Follow a Structured Training Program

If you’re doing 100 pushups a day, you’re going to have a hard time recovering enough to adequately train the rest of your body. 

For those who want a more balanced approach, consider following a training program that includes exercises for your entire body, as well as rest days throughout the week. Our 6-week beginner workout plan is a great place to start, or you can always hire a personal trainer or fitness coach for a customized one. 

Perform Push-Ups 2 to 3 Days Per Week

If you do enjoy attempting 100 push-ups, but your body can’t keep up with the recovery, try spacing things out. You could attempt this challenge two to three days per week, working another muscle group in between to give your chest and triceps time to recover.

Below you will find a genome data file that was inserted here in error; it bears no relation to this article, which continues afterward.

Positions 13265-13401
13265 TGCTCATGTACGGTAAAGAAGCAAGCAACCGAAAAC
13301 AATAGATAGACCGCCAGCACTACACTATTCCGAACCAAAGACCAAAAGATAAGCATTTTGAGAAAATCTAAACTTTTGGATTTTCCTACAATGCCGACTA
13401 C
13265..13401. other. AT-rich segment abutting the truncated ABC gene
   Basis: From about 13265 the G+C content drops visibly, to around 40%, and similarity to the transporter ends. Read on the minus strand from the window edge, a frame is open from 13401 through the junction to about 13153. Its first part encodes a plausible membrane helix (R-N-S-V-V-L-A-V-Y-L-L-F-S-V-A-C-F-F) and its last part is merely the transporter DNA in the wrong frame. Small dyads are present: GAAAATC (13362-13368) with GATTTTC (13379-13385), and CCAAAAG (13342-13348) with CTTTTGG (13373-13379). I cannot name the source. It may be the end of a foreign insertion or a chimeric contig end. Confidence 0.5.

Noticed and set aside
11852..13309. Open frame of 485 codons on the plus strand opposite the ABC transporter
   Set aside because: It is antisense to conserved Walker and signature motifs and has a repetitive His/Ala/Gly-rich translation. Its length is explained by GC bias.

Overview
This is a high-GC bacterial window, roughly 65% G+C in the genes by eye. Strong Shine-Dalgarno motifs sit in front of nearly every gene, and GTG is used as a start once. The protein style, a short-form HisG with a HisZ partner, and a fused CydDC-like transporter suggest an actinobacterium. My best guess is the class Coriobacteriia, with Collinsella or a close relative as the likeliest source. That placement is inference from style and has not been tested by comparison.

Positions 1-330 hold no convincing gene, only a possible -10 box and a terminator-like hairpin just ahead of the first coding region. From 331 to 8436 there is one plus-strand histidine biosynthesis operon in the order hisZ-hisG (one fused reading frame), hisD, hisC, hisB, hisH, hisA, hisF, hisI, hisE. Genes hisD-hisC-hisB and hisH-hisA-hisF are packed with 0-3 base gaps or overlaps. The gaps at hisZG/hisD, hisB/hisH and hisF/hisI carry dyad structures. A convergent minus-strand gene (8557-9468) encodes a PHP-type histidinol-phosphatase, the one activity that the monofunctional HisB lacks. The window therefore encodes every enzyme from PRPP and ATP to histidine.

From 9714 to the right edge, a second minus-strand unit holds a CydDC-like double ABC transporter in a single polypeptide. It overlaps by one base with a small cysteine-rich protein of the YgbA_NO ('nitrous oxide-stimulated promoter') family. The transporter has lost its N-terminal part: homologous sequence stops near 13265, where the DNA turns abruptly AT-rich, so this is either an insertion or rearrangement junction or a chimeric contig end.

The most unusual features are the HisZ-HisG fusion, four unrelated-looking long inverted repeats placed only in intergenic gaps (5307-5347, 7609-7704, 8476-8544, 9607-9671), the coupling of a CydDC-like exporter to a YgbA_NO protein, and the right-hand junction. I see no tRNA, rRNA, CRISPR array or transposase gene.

Training daily sounds great, but there’s nothing wrong with using rest days and training your chest several times a week, rather than every single day. Or you could start light your first week, and gradually build up to doing push-ups every day.

100 Push-Ups a Day: Final Thoughts 

While the 100 push-ups a day challenge means well, that doesn’t mean it’s for everyone. If you’re strong enough to perform this many push-ups with good form, and don’t have any aches or pains in your shoulders and elbows, this may be worth a try. 

However, beginners who aren’t strong enough to do this many push-ups, those with a history of injuries, or anyone who wants to follow a more balanced training plan may wish to choose something else.